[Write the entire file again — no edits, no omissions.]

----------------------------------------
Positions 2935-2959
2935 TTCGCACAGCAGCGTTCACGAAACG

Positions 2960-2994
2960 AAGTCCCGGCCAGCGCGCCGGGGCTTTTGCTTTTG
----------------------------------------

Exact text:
Positions 2935-2959
2935 TTCGCACAGCAGCGTTCACGAAACG

Positions 2960-2994
2960 AAGTCCCGGCCAGCGCGCCGGGGCTTTTGCTTTTG